The projector uses DLP technology.  It is rated at 200 Lumens of brightness.  Although, an important factor to keep in mind is that you cannot maximize the projector’s brightness output unless it’s plugged into the AC adapter.  The max the battery is allowed to push out is medium brightness.


If you recall that sensor I skipped over in the hardware tour, that is actually to counter “keystoning”.  If you’ve ever played around with a projector, at an angle the rectangular image can distort into a trapezoid (the keystone effect).  The sensor makes corrections as you move the projector and keeps the projection rectangular.  This is pretty neat if you’re projecting on a ceiling and want to change the angle.

You won’t find a focusing dial on the Spro2, as it has the ability to auto-focus.  But if for some reason you prefer to manually control it, you can within the projector settings.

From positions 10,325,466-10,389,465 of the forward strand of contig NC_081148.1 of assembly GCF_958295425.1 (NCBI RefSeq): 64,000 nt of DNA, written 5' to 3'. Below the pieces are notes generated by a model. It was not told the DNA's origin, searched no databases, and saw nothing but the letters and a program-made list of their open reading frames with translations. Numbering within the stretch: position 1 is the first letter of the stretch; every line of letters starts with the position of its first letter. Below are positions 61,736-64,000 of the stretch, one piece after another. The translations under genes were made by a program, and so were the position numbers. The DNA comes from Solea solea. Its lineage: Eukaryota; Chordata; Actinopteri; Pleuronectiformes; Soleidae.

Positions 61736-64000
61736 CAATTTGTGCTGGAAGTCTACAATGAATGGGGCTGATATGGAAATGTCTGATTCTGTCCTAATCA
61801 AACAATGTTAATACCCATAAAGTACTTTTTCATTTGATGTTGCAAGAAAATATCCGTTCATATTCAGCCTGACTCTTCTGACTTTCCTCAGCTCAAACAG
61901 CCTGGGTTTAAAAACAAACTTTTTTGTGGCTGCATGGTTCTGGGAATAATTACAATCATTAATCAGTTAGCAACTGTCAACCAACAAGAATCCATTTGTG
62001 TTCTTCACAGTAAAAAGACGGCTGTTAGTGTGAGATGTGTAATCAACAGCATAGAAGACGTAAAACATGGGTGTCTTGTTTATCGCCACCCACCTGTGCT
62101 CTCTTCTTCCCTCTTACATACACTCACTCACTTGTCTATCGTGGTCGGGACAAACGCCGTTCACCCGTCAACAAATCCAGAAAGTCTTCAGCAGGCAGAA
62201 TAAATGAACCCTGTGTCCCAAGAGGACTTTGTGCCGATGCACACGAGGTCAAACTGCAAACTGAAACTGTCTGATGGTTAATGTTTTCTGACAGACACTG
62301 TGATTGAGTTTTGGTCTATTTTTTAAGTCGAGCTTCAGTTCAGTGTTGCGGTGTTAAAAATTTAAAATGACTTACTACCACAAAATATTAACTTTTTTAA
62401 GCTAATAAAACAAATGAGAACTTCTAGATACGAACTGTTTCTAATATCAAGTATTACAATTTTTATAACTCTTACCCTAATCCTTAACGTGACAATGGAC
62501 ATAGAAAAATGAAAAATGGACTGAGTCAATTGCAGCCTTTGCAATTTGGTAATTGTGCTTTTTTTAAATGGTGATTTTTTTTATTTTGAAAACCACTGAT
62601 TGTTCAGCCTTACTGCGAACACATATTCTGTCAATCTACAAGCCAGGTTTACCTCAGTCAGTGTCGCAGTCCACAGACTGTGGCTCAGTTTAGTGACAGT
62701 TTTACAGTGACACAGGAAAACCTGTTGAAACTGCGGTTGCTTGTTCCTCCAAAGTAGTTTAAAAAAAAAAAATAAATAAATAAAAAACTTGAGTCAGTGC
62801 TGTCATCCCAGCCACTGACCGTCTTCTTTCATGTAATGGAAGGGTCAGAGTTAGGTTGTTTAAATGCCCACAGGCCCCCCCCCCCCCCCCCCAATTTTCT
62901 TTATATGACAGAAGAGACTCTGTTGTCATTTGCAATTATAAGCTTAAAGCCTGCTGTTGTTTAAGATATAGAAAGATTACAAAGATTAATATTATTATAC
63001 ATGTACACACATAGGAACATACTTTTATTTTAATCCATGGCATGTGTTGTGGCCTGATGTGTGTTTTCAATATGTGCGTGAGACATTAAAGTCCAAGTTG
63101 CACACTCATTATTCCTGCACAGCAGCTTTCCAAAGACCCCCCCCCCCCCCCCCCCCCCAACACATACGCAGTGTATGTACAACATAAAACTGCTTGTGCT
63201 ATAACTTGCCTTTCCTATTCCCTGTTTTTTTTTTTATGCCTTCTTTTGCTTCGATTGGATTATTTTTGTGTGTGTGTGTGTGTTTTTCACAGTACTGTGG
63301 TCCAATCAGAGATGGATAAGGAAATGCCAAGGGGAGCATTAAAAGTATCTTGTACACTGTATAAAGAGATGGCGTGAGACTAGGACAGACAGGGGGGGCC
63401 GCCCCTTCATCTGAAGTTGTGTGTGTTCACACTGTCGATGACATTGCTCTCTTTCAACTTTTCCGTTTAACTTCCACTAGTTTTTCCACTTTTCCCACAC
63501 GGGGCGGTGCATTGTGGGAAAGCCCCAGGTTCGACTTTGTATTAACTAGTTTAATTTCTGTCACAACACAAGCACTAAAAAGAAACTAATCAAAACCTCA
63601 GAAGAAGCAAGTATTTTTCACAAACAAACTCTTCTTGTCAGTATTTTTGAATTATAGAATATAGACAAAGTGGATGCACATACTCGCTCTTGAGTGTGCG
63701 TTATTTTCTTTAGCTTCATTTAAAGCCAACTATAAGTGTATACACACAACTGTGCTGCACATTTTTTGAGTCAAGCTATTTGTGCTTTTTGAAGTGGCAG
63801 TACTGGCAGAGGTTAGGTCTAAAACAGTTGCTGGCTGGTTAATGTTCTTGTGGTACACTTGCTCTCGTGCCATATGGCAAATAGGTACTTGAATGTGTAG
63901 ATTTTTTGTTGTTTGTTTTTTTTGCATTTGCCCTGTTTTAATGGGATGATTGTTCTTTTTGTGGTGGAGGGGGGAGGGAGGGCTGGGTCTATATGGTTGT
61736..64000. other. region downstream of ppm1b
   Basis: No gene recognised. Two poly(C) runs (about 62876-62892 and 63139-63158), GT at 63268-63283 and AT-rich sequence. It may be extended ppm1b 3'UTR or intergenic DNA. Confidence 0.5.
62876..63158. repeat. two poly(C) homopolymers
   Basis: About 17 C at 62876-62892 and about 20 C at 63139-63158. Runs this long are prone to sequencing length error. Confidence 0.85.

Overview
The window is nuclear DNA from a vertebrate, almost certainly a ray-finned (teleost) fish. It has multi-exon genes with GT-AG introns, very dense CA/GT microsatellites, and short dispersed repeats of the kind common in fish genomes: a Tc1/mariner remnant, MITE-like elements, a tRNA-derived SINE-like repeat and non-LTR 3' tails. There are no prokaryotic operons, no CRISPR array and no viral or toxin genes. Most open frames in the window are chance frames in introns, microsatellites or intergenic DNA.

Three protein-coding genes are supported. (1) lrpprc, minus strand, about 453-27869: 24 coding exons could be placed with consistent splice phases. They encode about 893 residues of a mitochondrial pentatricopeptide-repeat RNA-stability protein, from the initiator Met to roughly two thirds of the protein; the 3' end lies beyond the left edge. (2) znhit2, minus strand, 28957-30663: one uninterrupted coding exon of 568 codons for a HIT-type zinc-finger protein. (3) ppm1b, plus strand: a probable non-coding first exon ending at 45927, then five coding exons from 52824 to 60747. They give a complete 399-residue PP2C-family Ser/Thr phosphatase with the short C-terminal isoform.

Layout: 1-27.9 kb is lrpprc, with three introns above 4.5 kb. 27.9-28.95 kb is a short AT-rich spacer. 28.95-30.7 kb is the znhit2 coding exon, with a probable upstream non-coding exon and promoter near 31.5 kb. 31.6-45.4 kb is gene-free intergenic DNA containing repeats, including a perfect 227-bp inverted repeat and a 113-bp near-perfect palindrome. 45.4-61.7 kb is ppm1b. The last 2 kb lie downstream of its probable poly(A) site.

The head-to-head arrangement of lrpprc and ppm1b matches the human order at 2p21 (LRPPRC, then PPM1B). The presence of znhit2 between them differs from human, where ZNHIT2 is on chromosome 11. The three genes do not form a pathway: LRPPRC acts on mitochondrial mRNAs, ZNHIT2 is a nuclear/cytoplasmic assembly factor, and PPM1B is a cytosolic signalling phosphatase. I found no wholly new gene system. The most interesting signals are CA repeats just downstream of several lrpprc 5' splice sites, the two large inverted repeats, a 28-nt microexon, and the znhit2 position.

Despite being a 720p projection, I was satisfied with the image quality.  Of course, you’ll have to mind the size of the projection and find a good balance.  The farther you pull the projector back (larger you make the screen), the more blurry the image becomes.  Brightness is also affected proportionally.

On a well-lit room, I struggled to see the image (matching the size to my 70″ TV) on the Medium brightness.  Although, using the projector in a dark area is more practical.  I was merely testing the limits.  Switching to the High brightness, I was impressed how visible the image was.

Moving to a darker space for the real test, I got some satisfactory results.  I set the projector across my room, which is about 12 feet from the opposing wall.  This gave me about a 97″ image.  The Medium brightness setting worked fine in this situation.  The Low brightness was not ideal.  I could navigate and web browse well enough, but I wouldn’t recommend it for movie-watching.  The area would have to be close to pitch black for Low brightness to be a viable option.